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Understand the Causes of Bedwetting continued...

She and her husband educated themselves about the condition. "The more we read and learned about this, it struck us as a physical inability to stay dry," she says. "So for us it seems unbelievably important that our child not feel shame or humiliation with it."

Her motto: "It could take a while, but there are definitely ways to cure it." They chose to use a urinary bed alarm, which includes a moisture-detecting sensor that sets off the alarm so the child gets up. After about six months of consistent use, Billy stayed dry every night. When he had a relapse a year later, they went back to the alarm again for a week and he was dry again.

Don't Pressure, "Guilt Trip," or Punish Bedwetters

"The more pressure that is put on a child, the worse it is," says Robert Mendelson, MD, a pediatrician in Portland, Ore. "A lot of parents want to punish their child because they wake up wet in the morning." That’s not the right course, he tells them.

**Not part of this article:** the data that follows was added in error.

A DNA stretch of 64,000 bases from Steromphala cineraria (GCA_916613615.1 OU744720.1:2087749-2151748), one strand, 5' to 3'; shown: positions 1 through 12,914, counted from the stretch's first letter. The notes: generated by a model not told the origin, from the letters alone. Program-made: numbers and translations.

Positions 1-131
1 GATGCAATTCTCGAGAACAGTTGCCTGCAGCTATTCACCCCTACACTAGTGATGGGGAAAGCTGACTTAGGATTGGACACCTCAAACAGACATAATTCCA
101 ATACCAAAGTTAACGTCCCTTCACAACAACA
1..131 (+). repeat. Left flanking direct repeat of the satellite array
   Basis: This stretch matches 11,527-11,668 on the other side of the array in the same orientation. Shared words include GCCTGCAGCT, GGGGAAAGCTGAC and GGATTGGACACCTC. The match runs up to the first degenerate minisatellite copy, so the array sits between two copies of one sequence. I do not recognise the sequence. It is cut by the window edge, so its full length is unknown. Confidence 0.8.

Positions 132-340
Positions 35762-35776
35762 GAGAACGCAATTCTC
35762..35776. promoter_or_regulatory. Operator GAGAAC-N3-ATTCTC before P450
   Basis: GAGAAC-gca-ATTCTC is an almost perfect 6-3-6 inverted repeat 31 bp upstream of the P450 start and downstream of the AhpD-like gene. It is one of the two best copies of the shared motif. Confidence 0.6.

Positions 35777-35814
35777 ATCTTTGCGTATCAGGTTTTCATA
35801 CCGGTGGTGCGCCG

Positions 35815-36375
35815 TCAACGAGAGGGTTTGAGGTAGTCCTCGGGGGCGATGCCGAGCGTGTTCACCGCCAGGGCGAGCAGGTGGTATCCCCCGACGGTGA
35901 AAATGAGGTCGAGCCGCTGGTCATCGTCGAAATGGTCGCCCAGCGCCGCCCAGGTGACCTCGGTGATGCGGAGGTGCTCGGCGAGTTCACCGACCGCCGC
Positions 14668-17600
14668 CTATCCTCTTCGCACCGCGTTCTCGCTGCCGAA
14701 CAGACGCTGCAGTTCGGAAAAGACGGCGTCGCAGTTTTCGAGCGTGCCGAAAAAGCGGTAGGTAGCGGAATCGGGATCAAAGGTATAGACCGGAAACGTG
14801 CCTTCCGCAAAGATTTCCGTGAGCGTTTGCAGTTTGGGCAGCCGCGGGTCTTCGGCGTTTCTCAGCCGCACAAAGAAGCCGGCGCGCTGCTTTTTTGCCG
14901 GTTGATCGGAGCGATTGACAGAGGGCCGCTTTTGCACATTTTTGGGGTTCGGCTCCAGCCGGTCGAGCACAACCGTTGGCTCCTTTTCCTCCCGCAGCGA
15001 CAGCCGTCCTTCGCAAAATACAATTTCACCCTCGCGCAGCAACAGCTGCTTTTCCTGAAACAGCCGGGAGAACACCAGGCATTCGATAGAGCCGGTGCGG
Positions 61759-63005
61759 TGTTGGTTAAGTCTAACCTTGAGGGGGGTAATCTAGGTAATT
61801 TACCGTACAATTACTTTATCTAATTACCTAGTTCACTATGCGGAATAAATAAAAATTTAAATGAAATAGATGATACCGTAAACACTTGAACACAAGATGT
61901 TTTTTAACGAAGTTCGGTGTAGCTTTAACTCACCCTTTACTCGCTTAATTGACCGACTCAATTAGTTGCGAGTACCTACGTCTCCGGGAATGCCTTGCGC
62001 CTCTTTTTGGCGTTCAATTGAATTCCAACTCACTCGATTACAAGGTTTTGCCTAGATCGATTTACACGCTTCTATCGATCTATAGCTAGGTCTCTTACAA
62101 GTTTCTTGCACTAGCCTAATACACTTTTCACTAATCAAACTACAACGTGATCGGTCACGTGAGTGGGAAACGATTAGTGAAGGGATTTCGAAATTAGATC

Steven Parker, MD, convinced parents by telling them it would be comparable to a wife saying to a husband (or vice versa): "I don't like it when you sleep and drool, or sleep and snore. I am going to punish you for that."

Offer Support and Encouragement to Bedwetters

Being a bedwetter can have a big impact, especially when a kid is ready for important childhood rituals such as going to camp or sleeping over a friend's house. Allow the child to express their feelings, Parker said. Reassure your child that the problem isn't his fault. Tell them it's understandable to feel frustrated but that this will pass.

Work with camp counselors, Bennett suggests. When one of his bedwetting patients went to camp, the counselor told the kids in his cabin they would draw straws to see which child had to get up first in the morning. He made sure the bedwetting child got the short straw. Then he helped him in the morning if the bed was wet.